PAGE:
I found this article at the Common Core pushing Public Schools First NC site linking to my site. In the article, they quote me on Common Core:
2. and 3. “The standards are dumbing down the kids”/ “The standards are too hard for the kids”
According to Glenn Beck’s website, “Many teachers, educators, and parents believe Common Core is dumbing down America’s children.” At the same time, some find the standards too hard. In a piece for WUNC, Reema Khrais featured parent Andrea Dillon who “says Common Core is not developmentally appropriate for her son. ‘Just for an example, they’re doing persuasive writing pieces in first-grade where he has to have an opening sentence, three supporting sentences and a closing argument for a text he’s read, and he has to do that on his own – he’s seven,’ she said.”
So which is it? Too simple or too difficult?
All due respect, it’s both.
The author is gonna hurt herself trying to make parents, teachers and students who have proven that it’s both, look dumb. It didn’t escape my attention that in a nutshell, Ms. Whitley just tried to call me a liar. Do let us know how that strategy works out for you?
Teaching kids the finer points of the English language in K-3, instead of getting them reading proficiently first, is age and developmentally inappropriate.
The later grades shift to more “informational texts”. This shift is not supported by current research or opinion and does little to nothing to promote ‘critical thinking’ as the standards claim.
As an English teacher, Ms. Whitley should know all of that. Then again, why should Whitley be concerned with the facts about what happens to Elementary kids under Common Core when she teaches High school? Hers are doing so well:
Making grammar practice for the kids, I used the word “wretched”. “Don’t you mean #ratchet?” they asked. “Pretty sure u misspelled ratchet.”
— Alicia Whitley (@AliciaWhitley) September 12, 2014
The article continued:
In the case of the first grade, the writing standards stipulate that students have “guidance and support from adults” while learning to write, not on their own. But specific standard arguments aside, this is not a Common Core problem. The fact that we have any standards at all necessarily means that some kids will find the standards “too easy” and some will find them “too hard.” That’s what happens when one creates a standard. It’s my job as a teacher to push the students who have surpassed the standards forward, and to work hard to bring the kids below standard up to par.
“In the case of the first grade, the writing standards stipulate that students have “guidance and support from adults” while learning to write, not on their own.”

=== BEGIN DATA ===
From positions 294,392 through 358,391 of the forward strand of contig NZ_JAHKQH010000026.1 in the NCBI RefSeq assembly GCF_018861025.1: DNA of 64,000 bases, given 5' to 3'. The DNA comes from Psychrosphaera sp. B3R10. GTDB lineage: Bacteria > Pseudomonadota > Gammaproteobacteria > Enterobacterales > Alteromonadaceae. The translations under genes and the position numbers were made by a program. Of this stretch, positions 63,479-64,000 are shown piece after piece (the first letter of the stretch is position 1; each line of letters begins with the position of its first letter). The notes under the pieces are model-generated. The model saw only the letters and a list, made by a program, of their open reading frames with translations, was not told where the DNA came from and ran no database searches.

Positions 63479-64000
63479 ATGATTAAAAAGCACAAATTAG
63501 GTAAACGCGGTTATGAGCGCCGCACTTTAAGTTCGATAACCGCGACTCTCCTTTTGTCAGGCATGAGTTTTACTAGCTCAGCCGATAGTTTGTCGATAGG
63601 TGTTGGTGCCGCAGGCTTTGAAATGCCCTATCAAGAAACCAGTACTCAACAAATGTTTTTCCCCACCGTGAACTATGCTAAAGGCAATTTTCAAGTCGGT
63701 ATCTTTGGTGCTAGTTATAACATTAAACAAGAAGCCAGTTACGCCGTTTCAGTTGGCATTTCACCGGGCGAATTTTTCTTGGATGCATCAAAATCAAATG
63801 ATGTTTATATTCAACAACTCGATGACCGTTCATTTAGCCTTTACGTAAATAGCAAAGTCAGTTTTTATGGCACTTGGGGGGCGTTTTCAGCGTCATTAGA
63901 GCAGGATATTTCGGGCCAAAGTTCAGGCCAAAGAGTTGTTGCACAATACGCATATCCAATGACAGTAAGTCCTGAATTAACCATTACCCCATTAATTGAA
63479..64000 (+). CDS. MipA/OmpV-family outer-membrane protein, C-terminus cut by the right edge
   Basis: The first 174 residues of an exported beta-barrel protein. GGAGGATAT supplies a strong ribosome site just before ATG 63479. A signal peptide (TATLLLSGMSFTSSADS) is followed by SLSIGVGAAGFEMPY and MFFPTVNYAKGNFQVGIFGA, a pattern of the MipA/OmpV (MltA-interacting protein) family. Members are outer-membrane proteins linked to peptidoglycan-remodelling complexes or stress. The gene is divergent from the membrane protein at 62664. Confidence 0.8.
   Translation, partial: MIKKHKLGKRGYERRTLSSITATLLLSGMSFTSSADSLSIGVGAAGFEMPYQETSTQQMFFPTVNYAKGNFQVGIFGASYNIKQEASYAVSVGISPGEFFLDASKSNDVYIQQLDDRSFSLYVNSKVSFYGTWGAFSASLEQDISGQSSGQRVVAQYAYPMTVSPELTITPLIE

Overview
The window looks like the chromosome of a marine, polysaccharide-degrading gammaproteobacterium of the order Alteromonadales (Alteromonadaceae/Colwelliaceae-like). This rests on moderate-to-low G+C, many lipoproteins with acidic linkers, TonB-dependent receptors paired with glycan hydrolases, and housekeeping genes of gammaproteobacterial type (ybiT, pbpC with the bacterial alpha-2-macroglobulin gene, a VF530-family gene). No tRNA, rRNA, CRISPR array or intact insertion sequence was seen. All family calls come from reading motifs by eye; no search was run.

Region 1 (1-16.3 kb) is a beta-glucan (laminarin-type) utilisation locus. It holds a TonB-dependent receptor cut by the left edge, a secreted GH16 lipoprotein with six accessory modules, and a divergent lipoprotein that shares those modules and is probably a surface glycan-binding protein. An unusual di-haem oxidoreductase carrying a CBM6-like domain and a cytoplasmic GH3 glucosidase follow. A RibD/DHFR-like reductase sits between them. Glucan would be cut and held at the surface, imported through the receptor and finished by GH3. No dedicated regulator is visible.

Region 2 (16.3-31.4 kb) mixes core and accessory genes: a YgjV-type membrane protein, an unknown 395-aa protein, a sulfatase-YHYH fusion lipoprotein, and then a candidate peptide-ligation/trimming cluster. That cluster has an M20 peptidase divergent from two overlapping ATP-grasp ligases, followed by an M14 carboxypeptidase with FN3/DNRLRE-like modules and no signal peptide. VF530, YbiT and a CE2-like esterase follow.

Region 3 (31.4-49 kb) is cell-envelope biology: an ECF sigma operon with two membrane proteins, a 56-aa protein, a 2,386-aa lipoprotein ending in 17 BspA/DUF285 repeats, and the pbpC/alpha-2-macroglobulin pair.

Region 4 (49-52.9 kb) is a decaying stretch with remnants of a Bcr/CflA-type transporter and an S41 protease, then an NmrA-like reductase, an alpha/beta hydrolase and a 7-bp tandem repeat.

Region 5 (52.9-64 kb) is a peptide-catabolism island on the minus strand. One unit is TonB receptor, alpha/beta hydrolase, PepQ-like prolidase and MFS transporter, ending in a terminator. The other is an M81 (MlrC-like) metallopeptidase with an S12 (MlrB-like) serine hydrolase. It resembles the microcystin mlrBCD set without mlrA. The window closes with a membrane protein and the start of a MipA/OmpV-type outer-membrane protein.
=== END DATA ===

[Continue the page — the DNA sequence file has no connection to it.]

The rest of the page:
Stop right there.
I witnessed it with my own eyes in the classroom. I watched a 6 year old kid melt down trying to do it. The poor kid looked a lot like this young girl fighting with her math homework.
The assessment of this skill on the report card said, that in order to get the full points, they have to do it on their own.
Sorry, but this IS a Common Core problem.
Hilariously, the statement some kids will find it too hard and some to easy contradicts the earlier premise by this author of asking whether Common Core is too hard or too simple.
More from the article, emphasis added:
The point is that no “standard” is going to be just right for all of the kids all of the time. This is why we differentiate; we tailor assignments to meet students at their level. Getting rid of the Common Core State Standards would do nothing to solve this problem, mainly because North Carolina adopted the CCSS to replace our own – which were deemed too simple, “dumbed down”, and not adequate enough to prepare our students to compete nationally or globally. Speaking in support of the standards, the NC Chamber, a nonpartisan voice for advocating businesses, calls them “high, globally competitive standards that North Carolina students will need to compete for the jobs of tomorrow.” Choruses of NC leaders have also voiced their support, something that didn’t happen with the old standards.
However, Common Core expects that all kids will do it the Common Core way and are judged accordingly. Common Core does not differentiate for different skill levels – there is one level. This is a one-size fits all scenario.
I’ve written extensively on the Chamber in NC and Chambers across the country. Their Common Core pushing is well documented. Using the NC Chamber and nonpartisan in the same sentence really made me laugh. It’s about as nonpartisan as Yevonne Brannon’s Public Schools First NC, which is often been a vehicle for the NCAE and their litany of politicking in our schools.
About Public Schools First NC
Yevonne Brannon is also listed on PSFNC’s creation documentation.
WakeUp Wake County is also affiliated with ‘Great Schools In Wake Coalition. Check out their awards given out to Brannon and awards given out by BluePrintNC and NC Justice Center.
2012 PSFNC IRS 990 form.
Scroll down mid-way in this article I did on the “Walk-Ins” being staged around Wake County. PSFNC was not just a participant and supporter. PSFNC organized many of these walk-ins in conjunction with NC Justice Center. NC Justice Center is the parent of BluePrintNC.
Read more: A Primer on the Left in NC